Ulnar Nerve Entrapment
Ulnar nerve entrapment is a medical condition consequent to the compression of the ulnar nerve along its course. Although compression may occur in the axilla and upper arm, at the elbow, the forearm and the wrist, by far the most common site of entrapment is the elbow. Ulnar nerve entrapment at the elbow is also known as cubital tunnel syndrome, the cubital tunnel being the passageway where the nerve runs at the elbow. This picture helps you to visualize the course of the ulnar nerve and its territory of innervation.
Due to specific anatomical reasons (e.g. the fascia overlying the ulnar nerve can be thicker than normally), rheumatic diseases that change the bone structures, bone deformities that are consequent to previous elbow traumas, the passageway can become narrower and therefore a compression on the ulnar nerve can result.
In 15-20% of people, flexing the elbow systematically results in “subluxation” of the ulnar nerve on the medial epicondyle (the nerve rolls out of the cubital groove just over the tip of the medial epicondyle or even completely anteriorly to it, as shown in the picture B) and this can also cause the onset of symptoms.
Some life habits may also predispose to developing this syndrome (e.g. sleeping with flexed arms or spending long hours with your flexed elbow on the desk when working). This is why some professional categories (e.g. musicians such as violinists, flutists, baseball batters, pitchers and javelin throwers among athletes) are particularly exposed to it.
Ulnar nerve entrapment at the elbow is mostly affecting just one side but some patients may present it both elbows: in the latter case, symptoms may present with prevalence on one of them (most often the dominant side). The course of the syndrome is usually characterized by 3 phases.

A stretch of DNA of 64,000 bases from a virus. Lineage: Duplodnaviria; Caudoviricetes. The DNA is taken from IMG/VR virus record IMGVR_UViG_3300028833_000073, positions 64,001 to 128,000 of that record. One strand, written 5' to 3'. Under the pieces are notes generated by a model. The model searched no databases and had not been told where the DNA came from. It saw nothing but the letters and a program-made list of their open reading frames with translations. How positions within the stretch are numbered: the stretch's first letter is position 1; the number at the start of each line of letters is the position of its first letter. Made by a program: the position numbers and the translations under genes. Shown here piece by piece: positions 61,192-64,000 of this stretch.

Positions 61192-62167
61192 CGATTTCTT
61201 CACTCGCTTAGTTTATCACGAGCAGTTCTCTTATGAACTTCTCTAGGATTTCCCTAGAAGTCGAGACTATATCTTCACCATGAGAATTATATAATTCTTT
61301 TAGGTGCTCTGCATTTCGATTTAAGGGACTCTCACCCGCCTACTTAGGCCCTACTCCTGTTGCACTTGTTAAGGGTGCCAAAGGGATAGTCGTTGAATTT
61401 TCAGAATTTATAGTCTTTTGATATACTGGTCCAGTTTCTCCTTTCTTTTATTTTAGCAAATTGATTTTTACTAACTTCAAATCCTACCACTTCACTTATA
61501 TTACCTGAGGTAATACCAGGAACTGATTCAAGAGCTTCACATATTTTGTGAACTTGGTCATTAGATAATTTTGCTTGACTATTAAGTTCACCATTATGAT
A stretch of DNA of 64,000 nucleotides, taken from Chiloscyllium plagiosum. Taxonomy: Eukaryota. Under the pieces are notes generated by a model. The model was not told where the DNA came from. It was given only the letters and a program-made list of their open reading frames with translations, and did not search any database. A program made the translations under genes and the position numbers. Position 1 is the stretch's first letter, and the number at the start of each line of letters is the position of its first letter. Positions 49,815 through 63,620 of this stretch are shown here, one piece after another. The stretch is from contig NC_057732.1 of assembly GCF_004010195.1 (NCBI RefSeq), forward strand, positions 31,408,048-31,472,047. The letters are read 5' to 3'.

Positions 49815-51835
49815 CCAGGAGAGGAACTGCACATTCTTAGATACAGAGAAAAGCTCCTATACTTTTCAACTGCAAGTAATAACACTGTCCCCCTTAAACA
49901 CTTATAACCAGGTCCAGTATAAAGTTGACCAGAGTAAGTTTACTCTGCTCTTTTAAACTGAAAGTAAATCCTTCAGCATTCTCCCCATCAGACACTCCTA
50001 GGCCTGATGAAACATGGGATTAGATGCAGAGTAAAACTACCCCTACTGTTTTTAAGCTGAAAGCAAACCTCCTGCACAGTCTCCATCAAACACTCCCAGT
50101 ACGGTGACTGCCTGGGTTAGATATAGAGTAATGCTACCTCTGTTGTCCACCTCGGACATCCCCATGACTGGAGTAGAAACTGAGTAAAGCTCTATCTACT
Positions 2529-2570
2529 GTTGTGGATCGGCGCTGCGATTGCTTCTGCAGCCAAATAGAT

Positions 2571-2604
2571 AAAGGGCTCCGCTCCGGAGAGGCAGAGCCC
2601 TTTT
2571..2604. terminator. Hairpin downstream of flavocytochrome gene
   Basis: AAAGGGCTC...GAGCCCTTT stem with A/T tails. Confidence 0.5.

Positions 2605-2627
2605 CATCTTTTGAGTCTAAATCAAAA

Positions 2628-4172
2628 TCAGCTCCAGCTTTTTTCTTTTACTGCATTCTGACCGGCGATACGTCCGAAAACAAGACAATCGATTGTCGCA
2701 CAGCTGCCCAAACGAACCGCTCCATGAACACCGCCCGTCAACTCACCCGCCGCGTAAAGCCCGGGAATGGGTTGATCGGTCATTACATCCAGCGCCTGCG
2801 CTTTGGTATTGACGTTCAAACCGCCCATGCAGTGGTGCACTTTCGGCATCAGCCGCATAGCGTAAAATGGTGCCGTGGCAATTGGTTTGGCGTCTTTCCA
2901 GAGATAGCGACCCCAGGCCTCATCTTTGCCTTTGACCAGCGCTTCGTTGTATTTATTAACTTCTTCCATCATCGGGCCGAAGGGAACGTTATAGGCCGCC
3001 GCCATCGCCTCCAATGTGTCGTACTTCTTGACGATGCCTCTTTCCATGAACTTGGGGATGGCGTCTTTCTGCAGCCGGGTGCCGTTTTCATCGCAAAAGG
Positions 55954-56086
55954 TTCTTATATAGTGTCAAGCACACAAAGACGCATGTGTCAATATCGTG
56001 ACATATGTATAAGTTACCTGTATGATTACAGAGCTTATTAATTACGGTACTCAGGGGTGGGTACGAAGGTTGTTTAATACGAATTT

The initial phase is associated with pain and numbness on the forearm and the hand, usually experienced as worsening at night, often completely disrupting the quality of sleep of the patient.
Initially these symptoms usually present a relapsing- remitting course but as time goes, they become continuous and their intensity worsens.
During the final stage, the persistent compression results into functional damage to the nerve: the patient develops sensory loss in the ulnar territory and muscle waste as shown in the following photo.
The muscle atrophy causes progressive decrease of strength, especially the pinch grip is impaired.
Cubital Tunnel Syndrome is diagnosed according to clinical evaluation (that means that your history is suggesting that this is what can explain your symptoms) and ruling out the possibility of other pathologies (such as cervical spine pathology). An EMG and nerve conduction study and a dynamic ultrasound of the elbow (to evaluate if there is a tendency to subluxation of the ulnar nerve during elbow flexion) are routinely utilized to confirm the clinical suspicion.
If your surgeon suspects the association with other pathologies (e.g. cervical spine pathology), further instrumental investigations can be required to complete the diagnostic assessment. However, the information provided by the investigations must always be evaluated by your surgeon before the diagnosis is confirmed.
Conservative treatment can be wearing splints, taking medications such as vitamin supplements. They usually provide only temporary relief. Conservative treatment is not an option when a functional damage of the nerve has been detected.
As the symptomatology is the consequence of mechanical compression, surgery (that is decompression of the nerve) is certainly the elective treatment option.
Cubital Tunnel Surgery
Indications for surgery: Your surgeon advocates surgery after evaluation of your medical history, neurological examination and after you have completed Your instrumental investigations. If muscle atrophy and sensory loss are already evident, surgery is the only treatment option and it should be performed as soon as possible to prevent further progression of the nerve damage.
Type of surgery: The procedure is performed under general anesthesia: through an incision on the elbow, the surgeon will identify the ulnar nerve above the elbow and follow its course inside the cubital tunnel. The overlying tissue is cut to relieve the compression on the nerve. In order to prevent the tendency to subluxation, the surgeon may decide to mobilize the nerve out of the cubital groove and relocate it under the skin.
After the procedure, you can resume your daily activities except performing efforts (such as carrying weights) with the operated arm.